Kitzinger, Uwe12 April 1928 (Nurembourg, Franconia [Germany])
Uwe Kitzinger, a refugee from Germany, arrived in Britain in July 1939 and became a British citizen by his father’s naturalisation in 1948. He was educated at Watford Grammar School 1940-46 and at Balliol and New College Oxford, where he was elected President of the Oxford Union in 1950 and graduated with a 1st class honours degree in Philosophy, Politics and Economics in 1951.
In 1951 Kitzinger was appointed the first British economist of the Council of Europe in Strasbourg, where he became Secretary of the Economic Committee. In 1956 he was elected a Fellow and in 1962 Investment Bursar of Nuffield College, Oxford, posts he held until 1976. He took various sabbaticals during his time at Nuffield: first in 1964/5 to the University of the West Indies as Visiting Professor of International Relations and consultant to the Rockefeller Foundation to advise on training diplomats and economists for the newly independent countries of the Caribbean; in 1969/70 to Harvard as Visiting Professor of Government taking over the seminar on European Politics from Henry Kissinger who had been called to the White House; then in 1970-73 as Visiting Professor at the University of Paris.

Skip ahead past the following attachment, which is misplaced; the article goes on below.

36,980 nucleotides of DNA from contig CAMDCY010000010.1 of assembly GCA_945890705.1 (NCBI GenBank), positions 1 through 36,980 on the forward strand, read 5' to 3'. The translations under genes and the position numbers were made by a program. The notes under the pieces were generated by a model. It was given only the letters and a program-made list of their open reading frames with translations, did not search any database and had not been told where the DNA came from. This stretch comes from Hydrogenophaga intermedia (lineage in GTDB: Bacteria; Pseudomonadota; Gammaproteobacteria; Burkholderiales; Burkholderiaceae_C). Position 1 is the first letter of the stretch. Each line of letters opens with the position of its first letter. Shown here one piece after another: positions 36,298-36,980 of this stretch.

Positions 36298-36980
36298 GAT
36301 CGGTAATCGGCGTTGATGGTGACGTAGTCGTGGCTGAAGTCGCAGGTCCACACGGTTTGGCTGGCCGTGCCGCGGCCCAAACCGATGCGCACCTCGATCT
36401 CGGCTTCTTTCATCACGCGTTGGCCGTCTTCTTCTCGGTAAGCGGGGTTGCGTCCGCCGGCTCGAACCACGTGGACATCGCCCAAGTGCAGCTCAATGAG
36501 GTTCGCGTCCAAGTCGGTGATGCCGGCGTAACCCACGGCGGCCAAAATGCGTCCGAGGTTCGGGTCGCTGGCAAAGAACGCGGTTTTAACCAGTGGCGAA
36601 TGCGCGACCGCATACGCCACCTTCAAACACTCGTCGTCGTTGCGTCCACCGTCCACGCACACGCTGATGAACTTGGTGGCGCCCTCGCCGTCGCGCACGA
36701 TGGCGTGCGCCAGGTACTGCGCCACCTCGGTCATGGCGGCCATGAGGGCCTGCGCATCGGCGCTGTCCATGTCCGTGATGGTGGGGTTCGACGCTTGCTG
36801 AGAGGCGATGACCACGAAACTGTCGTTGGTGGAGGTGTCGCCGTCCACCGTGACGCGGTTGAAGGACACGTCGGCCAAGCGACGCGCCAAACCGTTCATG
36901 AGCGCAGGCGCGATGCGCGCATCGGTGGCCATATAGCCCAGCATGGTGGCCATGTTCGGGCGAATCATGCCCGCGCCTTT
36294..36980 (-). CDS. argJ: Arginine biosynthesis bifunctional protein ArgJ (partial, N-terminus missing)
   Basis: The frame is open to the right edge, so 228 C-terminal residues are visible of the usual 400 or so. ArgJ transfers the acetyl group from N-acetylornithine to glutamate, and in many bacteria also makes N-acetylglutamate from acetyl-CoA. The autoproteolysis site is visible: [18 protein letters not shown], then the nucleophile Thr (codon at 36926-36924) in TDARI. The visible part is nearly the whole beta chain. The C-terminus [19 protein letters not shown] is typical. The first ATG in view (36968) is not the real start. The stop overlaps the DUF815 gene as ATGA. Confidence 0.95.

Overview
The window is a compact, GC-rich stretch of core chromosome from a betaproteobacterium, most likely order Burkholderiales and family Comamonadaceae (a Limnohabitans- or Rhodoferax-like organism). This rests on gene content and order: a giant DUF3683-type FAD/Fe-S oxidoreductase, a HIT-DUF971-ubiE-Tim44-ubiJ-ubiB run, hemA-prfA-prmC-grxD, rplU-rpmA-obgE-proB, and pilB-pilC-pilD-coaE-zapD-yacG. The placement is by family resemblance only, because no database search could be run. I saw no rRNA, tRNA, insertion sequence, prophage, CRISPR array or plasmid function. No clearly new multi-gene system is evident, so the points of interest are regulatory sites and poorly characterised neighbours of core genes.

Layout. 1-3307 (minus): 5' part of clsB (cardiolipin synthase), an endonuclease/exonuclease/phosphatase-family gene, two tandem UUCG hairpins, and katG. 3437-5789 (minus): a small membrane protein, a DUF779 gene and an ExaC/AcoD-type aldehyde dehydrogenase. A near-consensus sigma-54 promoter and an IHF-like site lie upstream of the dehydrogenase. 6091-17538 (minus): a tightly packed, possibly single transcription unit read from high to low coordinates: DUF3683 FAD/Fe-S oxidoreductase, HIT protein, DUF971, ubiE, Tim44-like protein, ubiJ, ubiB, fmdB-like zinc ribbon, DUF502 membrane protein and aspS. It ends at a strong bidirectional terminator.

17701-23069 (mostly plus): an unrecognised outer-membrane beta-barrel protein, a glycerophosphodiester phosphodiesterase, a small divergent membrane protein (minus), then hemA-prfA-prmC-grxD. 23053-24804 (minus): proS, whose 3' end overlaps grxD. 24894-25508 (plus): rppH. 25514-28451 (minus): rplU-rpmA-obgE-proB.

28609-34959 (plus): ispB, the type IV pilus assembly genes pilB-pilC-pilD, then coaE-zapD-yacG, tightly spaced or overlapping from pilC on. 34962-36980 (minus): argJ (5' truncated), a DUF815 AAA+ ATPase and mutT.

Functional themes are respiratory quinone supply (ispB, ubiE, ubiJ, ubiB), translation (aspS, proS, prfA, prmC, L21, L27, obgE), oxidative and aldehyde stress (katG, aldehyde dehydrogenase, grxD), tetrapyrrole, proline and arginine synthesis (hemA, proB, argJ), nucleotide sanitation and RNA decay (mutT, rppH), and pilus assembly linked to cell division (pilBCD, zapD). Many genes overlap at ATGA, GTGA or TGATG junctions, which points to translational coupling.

During these years Kitzinger became a very public champion of British accession to the European Community and when Britain did join in January 1973 he was appointed political Counsellor to the first British Vice-President of the European Commission, Sir Christopher Soames, who carried the chief responsibility for the Community’s external relations.
In 1976 he was appointed Dean of the Management School INSEAD in Fontainebleau, and in 1983 became founding President of Templeton College Oxford, He returned to Harvard as Visiting Scholar from 1993 to 2003.
Uwe Kitzinger was active in various other spheres: in 1967-70 he founded and chaired the Committee on Atlantic Studies; from 1982 to 1987 he was founding Chairman of the Major Projects Association of (now 80) leading international finance and engineering companies engaged on macro-projects like the Channel tunnel; he served on the Council of the Royal Institute of International Affairs (Chatham House) 1973-84, the National Council of the European Movement 1974-76 and the Council of Oxfam 1983-91. He was on the advisory boards of various academic centres and a trustee of the European Foundation for Management Development, Brussels. Kitzinger was also a member of the British University Committee of the Encyclopaedia Britannica, the Fondation Jean Monnet pour l’Europe in Lausanne and the Tufts Institute for Global Leadership. With his wife Sheila he founded “Lentils for Dubrovnik” in 1991, a charity to deliver essential supplies to refugees in Croatia. In 1998 he was elected President of the Federation Britannique des Alliances Françaises and now serves as Patron of Asylum Welcome and Chairman of GARIWO, a campaign for civil courage in the Balkans.
He founded the Journal of Common Market Studies in 1962 and wrote many books, including German Electoral Politics 1960, The Challenge of the Common Market 1963 and Diplomacy and Persuasion 1973 and in 1998 co-edited Macro-Engineering and the Earth.
Sheila and Uwe Kitzinger have five daughters and live in Standlake Manor, Oxfordshire, since 1966.